Sangeeta is Program Officer and Irene is Communications Manager at the Ms. Foundation.
Honoring Rhonda Copelon, Tireless Advocate for Women's Human Rights
It is unbelievable to have lost three phenomenal women activists in such a short time, each of whom played her own inimitable role in the struggle for social justice and women’s human rights. Having just mourned the passing of Wilma Mankiller and Dorothy Height, we now share our deep sadness for the loss of another: Rhonda Copelon.
Rhonda Copelon, international human rights lawyer, activist and professor -- and our dear friend and mentor -- died of cancer on May 6, 2010.
It is nearly impossible to catalogue all of Rhonda’s characteristics and accomplishments: her creative, brilliant use of the law; her precedent-setting arguments in international human rights and US cases on behalf of women and countless others whose rights are routinely abused; her insistence on the need to address the intersecting impact of race, class, gender, religion and sexuality on our lives.
It is also hard to adequately recount her spirit, which enabled her to fight for so many for so long, to captivate the minds of her students and colleagues, and as demonstrated in a now-infamous story, race 45 minutes to work in her car with the driver’s side door missing because she just couldn’t say no -- to her students, to a friend in need, to the movement.
Rhonda was particularly well known for her role in two key Supreme Court cases, both of which happened to be decided on the same day, June 30, 1980: Filártiga v. Peña-Irala, a landmark case which established that victims of gross human rights abuses committed abroad had recourse to US Courts, and Harris v. McRae, where in an unsuccessful outcome, the Court narrowly upheld the Hyde Amendment -- a law which, as the nation was reminded during the recent health-care reform debate, continues to prohibit federal funding for nearly all abortions.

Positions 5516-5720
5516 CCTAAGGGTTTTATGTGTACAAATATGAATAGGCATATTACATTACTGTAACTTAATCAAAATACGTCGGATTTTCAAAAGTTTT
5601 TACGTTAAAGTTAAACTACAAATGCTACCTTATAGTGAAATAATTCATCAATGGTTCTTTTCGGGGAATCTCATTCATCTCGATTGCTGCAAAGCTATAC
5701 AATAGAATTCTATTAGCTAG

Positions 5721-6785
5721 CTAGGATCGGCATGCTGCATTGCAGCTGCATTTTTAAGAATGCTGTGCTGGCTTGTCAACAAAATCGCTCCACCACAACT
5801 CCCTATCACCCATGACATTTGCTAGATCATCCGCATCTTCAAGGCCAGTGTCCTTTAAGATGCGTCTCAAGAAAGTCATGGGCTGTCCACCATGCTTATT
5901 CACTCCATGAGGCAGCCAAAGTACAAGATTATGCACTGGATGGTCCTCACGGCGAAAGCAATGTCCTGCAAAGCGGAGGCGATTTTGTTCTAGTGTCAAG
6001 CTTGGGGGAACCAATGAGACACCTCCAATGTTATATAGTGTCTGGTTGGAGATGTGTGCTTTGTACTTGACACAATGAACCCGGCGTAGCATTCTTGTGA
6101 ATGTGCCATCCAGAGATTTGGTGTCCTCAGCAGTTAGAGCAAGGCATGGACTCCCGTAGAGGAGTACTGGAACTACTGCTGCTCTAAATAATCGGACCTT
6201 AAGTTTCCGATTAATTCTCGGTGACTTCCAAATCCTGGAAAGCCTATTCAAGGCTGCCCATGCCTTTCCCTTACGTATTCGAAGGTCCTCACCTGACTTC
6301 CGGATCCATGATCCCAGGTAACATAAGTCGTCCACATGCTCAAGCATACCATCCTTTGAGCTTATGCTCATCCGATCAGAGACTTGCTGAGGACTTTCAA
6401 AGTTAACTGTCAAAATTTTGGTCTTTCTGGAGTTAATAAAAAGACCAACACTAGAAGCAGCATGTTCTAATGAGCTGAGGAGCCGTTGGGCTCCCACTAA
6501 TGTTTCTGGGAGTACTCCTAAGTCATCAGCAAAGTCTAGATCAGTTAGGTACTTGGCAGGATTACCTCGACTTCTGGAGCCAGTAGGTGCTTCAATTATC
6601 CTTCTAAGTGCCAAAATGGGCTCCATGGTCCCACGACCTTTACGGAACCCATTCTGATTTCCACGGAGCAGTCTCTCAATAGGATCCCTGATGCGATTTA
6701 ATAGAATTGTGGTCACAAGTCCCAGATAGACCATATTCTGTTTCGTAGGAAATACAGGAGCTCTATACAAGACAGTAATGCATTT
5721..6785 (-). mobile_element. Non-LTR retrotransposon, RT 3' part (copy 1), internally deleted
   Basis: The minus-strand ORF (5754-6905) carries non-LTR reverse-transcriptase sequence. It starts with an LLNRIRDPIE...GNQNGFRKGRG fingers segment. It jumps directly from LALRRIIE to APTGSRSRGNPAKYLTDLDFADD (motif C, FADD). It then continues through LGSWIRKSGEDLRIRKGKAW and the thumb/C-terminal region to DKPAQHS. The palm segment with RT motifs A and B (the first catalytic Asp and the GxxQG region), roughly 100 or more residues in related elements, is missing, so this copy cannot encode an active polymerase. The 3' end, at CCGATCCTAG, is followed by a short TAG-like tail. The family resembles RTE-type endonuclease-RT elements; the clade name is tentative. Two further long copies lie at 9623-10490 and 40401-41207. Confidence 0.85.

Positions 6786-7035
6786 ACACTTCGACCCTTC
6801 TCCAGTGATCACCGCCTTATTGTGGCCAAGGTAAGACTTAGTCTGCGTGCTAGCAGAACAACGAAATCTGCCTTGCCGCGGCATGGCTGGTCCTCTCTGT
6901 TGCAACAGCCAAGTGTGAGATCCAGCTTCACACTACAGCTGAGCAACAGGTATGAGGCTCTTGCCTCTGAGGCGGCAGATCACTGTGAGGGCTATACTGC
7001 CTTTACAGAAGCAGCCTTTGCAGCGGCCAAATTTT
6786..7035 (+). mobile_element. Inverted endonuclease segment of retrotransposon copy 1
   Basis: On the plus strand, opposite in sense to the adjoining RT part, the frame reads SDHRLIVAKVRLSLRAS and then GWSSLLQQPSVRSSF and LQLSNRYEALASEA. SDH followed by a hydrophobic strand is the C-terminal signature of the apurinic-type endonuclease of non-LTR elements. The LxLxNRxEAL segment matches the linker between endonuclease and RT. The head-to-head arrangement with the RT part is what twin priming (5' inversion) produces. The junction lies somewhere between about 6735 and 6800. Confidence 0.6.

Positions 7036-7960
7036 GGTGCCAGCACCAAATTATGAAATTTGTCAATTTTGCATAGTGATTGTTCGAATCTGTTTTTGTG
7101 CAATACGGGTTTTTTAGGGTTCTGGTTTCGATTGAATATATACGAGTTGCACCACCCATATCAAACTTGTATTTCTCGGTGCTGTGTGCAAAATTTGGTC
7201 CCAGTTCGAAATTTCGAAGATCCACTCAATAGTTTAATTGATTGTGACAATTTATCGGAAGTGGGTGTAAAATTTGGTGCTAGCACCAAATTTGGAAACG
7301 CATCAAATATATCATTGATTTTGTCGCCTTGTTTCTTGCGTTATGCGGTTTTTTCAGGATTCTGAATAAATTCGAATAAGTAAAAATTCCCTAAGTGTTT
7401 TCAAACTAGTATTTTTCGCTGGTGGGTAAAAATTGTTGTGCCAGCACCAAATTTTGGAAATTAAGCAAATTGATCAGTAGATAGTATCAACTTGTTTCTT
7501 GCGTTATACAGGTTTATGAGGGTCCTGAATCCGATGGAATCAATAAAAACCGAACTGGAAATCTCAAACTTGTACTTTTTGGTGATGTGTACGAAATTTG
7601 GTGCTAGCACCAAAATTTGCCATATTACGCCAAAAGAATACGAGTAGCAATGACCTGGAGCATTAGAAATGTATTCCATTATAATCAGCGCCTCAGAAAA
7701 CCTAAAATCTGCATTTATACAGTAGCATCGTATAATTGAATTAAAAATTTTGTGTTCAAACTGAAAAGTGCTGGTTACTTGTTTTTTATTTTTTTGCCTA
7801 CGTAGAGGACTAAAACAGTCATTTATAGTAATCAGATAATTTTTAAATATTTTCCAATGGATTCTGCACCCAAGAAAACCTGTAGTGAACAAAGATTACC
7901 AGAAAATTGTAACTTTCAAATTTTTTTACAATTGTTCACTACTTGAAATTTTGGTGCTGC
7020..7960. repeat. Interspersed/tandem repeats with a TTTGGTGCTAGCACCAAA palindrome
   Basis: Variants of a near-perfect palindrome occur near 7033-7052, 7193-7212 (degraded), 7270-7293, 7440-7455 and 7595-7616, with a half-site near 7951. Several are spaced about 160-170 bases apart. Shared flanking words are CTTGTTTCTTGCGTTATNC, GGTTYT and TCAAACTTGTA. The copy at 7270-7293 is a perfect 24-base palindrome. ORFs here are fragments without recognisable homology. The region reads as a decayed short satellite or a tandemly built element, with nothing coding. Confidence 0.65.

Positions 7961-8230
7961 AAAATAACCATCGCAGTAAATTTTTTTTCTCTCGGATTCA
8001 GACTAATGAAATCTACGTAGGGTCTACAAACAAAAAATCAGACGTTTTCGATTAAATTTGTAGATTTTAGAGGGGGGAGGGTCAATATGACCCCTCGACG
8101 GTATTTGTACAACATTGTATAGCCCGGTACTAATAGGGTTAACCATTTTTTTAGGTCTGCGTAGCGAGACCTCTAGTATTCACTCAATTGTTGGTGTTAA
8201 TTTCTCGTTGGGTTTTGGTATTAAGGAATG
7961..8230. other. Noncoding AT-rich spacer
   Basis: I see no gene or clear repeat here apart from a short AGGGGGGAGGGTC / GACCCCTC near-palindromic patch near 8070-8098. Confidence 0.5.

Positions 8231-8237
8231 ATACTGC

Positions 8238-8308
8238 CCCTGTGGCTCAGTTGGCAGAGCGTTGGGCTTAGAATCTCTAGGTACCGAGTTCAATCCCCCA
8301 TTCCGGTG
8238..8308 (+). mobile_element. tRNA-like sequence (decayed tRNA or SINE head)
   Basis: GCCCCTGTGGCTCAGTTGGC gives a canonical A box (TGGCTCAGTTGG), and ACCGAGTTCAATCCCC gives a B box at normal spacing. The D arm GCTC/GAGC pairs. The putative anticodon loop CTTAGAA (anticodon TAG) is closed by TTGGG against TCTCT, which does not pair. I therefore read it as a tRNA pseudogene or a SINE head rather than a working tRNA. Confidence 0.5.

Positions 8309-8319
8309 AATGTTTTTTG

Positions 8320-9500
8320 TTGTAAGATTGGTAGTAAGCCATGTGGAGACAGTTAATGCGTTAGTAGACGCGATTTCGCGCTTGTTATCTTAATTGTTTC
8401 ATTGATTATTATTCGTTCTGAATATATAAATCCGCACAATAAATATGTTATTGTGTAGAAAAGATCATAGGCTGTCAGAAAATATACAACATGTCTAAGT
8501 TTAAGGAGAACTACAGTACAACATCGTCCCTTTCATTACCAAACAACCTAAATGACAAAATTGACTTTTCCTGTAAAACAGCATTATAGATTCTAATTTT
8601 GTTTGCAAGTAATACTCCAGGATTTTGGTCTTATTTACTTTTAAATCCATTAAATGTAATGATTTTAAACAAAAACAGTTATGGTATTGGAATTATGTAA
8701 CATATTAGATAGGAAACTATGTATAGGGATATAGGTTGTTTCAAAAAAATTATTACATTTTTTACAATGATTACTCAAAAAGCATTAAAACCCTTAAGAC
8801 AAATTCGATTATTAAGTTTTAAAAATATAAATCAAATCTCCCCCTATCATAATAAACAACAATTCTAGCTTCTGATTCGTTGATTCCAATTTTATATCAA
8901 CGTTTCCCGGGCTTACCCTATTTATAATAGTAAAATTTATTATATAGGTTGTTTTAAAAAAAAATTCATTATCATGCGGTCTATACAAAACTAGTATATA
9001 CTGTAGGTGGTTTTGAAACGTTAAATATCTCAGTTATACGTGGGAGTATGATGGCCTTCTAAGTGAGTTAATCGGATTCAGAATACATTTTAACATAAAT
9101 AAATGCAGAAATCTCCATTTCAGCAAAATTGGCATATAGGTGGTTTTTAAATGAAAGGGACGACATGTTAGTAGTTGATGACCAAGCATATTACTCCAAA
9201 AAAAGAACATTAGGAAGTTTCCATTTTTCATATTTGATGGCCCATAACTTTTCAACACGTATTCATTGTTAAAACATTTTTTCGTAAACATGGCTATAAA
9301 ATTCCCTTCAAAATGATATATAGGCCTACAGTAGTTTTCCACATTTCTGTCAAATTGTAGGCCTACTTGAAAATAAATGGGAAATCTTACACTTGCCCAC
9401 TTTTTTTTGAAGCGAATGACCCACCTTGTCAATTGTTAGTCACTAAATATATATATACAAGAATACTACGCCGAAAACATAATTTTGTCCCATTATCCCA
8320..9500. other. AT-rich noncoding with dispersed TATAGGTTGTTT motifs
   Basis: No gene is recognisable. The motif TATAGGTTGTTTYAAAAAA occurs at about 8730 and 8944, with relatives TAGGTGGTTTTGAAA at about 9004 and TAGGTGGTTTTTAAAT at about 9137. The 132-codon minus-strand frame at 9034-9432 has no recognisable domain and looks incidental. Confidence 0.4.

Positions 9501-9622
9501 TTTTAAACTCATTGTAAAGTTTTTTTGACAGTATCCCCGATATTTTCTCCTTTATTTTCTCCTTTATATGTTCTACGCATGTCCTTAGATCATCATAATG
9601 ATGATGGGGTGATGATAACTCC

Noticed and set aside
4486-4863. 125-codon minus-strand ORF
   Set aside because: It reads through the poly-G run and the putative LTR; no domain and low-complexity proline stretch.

Later on, as a professor at the City University of New York (CUNY) School of Law, she and her students submitted amicus briefs in the International Criminal Tribunals for Rwanda and the former Yugoslavia that resulted in the recognition of rape as a crime of genocide and torture in international law.
Rhonda was less well known, but should’ve received equal praise, for yet another feat: in arguing Harris v. McRae in 1980, she became the first woman to wear a pants suit before the Supreme Court.
In her 40-year career as a feminist, social justice attorney, Rhonda was a founding faculty member of the CUNY School of Law, co-founder of the school’s International Women's Human Rights Law Clinic, co-founder of the Women's Caucus for Gender Justice, and a trailblazing attorney with the Center for Constitutional Rights.
But Rhonda’s greatest gifts were those that couldn't be captured in any title. She was at heart always a teacher, a believer in and a champion for younger generations of activists. She had unwavering faith in her students, in their own intellectual potential and passion for social justice. And she believed wholeheartedly in activism for progressive change -- hard-fought, sometimes won, and always worth the effort.
Rhonda’s passing is a loss for all of us: her family, friends, students and colleagues, the global women’s movement and the field of international human rights.
We will miss her dearly. We will continue to learn from her always.
Posted on the Ms. Foundation's blog at